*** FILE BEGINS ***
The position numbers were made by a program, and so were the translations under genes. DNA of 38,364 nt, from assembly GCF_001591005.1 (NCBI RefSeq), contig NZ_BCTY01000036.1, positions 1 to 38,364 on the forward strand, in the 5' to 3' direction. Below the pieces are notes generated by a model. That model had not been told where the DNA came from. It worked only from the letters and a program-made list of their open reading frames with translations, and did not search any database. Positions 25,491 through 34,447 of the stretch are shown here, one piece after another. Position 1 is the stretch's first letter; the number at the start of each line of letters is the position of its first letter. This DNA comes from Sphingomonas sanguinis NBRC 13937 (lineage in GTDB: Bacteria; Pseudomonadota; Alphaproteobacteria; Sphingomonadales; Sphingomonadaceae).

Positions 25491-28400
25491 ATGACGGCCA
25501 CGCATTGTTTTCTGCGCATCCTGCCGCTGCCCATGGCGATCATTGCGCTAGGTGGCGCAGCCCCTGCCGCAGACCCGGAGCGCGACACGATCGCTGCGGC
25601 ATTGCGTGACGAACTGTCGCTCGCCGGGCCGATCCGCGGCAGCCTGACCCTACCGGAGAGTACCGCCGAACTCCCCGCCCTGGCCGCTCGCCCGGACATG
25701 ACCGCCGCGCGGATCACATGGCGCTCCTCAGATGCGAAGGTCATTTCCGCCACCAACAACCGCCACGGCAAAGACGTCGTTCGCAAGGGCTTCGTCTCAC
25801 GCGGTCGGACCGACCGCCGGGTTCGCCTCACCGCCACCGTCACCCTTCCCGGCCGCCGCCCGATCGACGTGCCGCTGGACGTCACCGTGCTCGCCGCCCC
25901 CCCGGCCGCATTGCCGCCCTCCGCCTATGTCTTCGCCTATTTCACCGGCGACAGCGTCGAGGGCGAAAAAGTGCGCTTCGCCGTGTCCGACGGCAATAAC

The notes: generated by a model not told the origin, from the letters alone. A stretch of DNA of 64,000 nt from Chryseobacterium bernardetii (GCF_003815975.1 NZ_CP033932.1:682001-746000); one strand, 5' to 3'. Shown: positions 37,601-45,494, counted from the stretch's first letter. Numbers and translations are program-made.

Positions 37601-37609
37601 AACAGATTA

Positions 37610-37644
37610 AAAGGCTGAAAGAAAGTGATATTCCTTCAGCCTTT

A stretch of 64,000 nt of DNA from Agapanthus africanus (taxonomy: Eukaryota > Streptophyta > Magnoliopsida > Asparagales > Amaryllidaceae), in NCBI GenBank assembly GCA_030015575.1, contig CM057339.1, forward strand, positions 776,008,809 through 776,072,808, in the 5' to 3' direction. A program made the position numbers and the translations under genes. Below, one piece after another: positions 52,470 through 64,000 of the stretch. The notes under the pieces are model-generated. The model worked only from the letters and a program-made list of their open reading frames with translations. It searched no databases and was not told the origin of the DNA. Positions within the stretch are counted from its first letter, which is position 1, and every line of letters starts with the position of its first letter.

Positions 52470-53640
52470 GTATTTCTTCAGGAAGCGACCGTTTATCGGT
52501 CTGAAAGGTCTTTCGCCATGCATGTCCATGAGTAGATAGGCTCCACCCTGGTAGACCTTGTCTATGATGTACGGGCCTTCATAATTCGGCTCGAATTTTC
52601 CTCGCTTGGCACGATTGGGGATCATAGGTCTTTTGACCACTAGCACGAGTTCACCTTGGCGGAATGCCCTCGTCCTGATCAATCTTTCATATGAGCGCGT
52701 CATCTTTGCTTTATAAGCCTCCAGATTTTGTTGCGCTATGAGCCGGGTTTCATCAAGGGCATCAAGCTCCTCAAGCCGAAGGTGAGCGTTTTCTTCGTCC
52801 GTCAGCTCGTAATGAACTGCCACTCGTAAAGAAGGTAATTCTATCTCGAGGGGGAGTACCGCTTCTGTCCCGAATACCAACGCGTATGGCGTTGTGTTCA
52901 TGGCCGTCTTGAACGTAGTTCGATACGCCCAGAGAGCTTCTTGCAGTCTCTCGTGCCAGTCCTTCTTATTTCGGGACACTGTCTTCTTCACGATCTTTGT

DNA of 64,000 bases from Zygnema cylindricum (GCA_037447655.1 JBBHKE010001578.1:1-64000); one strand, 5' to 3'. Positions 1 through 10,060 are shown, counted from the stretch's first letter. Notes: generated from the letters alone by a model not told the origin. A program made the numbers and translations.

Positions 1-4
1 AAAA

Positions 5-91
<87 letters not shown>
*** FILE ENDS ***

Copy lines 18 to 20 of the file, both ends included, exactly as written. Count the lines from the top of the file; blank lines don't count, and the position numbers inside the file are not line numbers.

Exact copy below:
52601 CTCGCTTGGCACGATTGGGGATCATAGGTCTTTTGACCACTAGCACGAGTTCACCTTGGCGGAATGCCCTCGTCCTGATCAATCTTTCATATGAGCGCGT
52701 CATCTTTGCTTTATAAGCCTCCAGATTTTGTTGCGCTATGAGCCGGGTTTCATCAAGGGCATCAAGCTCCTCAAGCCGAAGGTGAGCGTTTTCTTCGTCC
52801 GTCAGCTCGTAATGAACTGCCACTCGTAAAGAAGGTAATTCTATCTCGAGGGGGAGTACCGCTTCTGTCCCGAATACCAACGCGTATGGCGTTGTGTTCA